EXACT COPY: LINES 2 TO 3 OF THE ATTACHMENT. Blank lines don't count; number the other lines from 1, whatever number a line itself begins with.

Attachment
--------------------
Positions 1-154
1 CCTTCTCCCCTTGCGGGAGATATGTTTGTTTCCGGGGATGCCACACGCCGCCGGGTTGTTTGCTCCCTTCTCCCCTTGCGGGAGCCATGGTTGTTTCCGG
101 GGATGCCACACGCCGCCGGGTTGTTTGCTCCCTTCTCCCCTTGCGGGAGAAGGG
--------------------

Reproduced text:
1 CCTTCTCCCCTTGCGGGAGATATGTTTGTTTCCGGGGATGCCACACGCCGCCGGGTTGTTTGCTCCCTTCTCCCCTTGCGGGAGCCATGGTTGTTTCCGG
101 GGATGCCACACGCCGCCGGGTTGTTTGCTCCCTTCTCCCCTTGCGGGAGAAGGG